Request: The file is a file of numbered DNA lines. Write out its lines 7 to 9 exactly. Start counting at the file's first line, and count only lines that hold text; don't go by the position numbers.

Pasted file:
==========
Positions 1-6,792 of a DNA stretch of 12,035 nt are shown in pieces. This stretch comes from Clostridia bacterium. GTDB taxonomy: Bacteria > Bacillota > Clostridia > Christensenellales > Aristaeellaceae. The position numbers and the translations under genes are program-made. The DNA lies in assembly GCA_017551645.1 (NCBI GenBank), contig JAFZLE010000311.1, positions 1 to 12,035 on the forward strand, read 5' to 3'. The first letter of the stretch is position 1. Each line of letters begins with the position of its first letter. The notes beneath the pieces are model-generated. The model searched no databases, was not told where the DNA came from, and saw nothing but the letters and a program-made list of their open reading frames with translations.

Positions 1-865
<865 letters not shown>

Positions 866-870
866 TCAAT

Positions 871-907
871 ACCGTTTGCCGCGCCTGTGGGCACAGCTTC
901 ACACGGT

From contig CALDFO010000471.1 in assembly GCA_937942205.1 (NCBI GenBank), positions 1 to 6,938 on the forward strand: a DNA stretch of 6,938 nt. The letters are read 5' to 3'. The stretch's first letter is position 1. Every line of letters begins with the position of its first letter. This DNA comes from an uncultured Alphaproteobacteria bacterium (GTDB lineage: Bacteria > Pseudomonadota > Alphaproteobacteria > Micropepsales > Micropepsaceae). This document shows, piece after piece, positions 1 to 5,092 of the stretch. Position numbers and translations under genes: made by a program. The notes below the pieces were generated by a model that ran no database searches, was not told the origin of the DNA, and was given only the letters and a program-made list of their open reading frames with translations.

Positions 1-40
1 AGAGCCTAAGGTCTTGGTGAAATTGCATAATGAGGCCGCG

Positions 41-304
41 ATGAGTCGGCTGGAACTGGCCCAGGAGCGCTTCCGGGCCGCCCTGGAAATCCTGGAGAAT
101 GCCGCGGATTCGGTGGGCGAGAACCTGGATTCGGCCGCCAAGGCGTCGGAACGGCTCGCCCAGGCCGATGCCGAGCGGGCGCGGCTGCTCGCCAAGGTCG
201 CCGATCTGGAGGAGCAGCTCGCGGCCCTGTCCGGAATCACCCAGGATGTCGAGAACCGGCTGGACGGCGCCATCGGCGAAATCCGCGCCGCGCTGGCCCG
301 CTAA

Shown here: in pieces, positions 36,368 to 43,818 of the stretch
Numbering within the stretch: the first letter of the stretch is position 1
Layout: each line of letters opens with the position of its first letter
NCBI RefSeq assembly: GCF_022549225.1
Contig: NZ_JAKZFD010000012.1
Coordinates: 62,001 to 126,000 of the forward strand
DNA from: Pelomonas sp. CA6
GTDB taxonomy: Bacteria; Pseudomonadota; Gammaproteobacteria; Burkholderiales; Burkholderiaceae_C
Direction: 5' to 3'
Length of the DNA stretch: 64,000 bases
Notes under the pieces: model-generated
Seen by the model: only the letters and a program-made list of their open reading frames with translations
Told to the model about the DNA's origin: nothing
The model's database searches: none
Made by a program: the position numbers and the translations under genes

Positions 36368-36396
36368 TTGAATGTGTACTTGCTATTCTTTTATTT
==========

871 ACCGTTTGCCGCGCCTGTGGGCACAGCTTC
901 ACACGGT

From contig CALDFO010000471.1 in assembly GCA_937942205.1 (NCBI GenBank), positions 1 to 6,938 on the forward strand: a DNA stretch of 6,938 nt. The letters are read 5' to 3'. The stretch's first letter is position 1. Every line of letters begins with the position of its first letter. This DNA comes from an uncultured Alphaproteobacteria bacterium (GTDB lineage: Bacteria > Pseudomonadota > Alphaproteobacteria > Micropepsales > Micropepsaceae). This document shows, piece after piece, positions 1 to 5,092 of the stretch. Position numbers and translations under genes: made by a program. The notes below the pieces were generated by a model that ran no database searches, was not told the origin of the DNA, and was given only the letters and a program-made list of their open reading frames with translations.